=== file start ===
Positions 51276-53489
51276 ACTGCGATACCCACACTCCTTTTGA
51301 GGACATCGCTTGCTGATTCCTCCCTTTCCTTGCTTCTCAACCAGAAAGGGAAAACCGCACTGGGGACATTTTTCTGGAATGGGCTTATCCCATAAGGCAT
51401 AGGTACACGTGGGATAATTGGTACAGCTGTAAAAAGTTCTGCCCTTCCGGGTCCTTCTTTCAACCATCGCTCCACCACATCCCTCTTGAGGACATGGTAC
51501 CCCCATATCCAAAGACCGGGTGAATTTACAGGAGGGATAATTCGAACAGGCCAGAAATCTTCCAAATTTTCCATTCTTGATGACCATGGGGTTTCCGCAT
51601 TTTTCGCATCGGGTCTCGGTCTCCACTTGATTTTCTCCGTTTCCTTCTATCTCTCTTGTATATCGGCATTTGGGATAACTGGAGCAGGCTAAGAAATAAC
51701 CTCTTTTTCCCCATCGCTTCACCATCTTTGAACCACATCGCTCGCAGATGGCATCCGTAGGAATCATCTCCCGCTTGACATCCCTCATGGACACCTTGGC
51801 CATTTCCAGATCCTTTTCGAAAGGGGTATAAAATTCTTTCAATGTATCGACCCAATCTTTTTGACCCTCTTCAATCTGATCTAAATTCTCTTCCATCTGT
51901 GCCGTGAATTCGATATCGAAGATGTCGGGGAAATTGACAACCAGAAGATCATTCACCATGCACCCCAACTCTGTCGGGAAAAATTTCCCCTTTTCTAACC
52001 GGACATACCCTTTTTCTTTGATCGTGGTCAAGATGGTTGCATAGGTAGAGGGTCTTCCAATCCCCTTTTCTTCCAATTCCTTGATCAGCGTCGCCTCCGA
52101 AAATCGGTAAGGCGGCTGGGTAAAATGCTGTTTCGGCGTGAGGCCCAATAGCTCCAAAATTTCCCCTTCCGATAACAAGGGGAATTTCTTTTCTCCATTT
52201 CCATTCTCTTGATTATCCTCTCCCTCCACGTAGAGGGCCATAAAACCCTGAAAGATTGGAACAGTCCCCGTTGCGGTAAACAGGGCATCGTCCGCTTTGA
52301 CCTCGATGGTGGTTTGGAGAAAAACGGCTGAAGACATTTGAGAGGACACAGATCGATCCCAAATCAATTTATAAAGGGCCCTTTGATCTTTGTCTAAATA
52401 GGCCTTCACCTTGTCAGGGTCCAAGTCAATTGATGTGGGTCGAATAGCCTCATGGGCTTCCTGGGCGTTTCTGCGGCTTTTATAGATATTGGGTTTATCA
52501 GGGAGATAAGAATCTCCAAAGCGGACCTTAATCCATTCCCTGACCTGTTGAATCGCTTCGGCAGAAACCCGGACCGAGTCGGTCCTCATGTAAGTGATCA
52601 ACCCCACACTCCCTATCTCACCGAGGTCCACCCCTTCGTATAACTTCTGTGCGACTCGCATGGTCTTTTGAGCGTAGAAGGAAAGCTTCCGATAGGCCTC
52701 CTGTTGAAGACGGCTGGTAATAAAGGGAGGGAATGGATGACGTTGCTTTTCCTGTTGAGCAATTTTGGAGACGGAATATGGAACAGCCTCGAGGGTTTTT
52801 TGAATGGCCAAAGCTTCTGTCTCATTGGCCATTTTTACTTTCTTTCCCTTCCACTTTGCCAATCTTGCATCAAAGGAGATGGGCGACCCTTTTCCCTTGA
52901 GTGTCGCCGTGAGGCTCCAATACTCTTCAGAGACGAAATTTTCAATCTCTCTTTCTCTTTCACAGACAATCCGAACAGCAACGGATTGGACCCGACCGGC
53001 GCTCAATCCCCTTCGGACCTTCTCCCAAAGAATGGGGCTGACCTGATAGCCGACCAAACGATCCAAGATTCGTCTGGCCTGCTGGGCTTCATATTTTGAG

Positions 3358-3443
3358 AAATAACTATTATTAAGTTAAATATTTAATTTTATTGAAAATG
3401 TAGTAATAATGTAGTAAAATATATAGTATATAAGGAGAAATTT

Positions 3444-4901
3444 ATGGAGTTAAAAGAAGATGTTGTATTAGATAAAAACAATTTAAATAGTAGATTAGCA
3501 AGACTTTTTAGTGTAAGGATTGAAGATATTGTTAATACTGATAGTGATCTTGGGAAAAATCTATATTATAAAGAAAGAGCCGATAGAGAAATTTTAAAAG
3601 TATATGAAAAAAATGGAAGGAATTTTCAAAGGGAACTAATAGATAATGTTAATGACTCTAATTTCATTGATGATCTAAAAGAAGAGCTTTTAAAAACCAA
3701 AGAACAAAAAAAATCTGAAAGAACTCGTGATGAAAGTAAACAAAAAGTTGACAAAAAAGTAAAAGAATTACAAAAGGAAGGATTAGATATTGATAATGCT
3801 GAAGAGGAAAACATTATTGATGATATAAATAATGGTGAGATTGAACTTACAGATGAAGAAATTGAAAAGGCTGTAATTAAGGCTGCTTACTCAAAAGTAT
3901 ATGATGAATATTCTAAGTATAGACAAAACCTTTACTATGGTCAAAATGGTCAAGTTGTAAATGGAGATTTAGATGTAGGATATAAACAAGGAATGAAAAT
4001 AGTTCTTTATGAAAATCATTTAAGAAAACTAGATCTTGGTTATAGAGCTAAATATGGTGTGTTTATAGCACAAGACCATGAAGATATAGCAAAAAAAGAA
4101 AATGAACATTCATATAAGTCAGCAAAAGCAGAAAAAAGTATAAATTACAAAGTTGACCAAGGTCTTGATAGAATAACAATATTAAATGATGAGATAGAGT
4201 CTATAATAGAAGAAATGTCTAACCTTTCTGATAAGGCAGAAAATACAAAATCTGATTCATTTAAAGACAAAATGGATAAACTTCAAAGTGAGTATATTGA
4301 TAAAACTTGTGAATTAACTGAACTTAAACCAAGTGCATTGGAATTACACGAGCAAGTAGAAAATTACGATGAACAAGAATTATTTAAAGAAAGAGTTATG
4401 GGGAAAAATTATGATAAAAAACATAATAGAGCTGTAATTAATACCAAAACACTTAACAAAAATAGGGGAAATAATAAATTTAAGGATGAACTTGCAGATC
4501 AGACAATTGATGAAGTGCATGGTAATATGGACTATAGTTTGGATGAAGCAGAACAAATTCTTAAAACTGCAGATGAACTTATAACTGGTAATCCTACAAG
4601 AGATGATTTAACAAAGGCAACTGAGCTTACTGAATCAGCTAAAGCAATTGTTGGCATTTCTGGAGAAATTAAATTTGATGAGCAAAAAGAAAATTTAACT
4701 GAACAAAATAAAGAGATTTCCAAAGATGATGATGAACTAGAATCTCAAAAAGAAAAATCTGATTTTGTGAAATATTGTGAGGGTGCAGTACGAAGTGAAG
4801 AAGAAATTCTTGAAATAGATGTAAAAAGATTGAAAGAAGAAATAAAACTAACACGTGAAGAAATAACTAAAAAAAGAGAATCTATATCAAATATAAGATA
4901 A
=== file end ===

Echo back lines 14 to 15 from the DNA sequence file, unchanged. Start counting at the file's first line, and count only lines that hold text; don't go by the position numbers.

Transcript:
52401 GGCCTTCACCTTGTCAGGGTCCAAGTCAATTGATGTGGGTCGAATAGCCTCATGGGCTTCCTGGGCGTTTCTGCGGCTTTTATAGATATTGGGTTTATCA
52501 GGGAGATAAGAATCTCCAAAGCGGACCTTAATCCATTCCCTGACCTGTTGAATCGCTTCGGCAGAAACCCGGACCGAGTCGGTCCTCATGTAAGTGATCA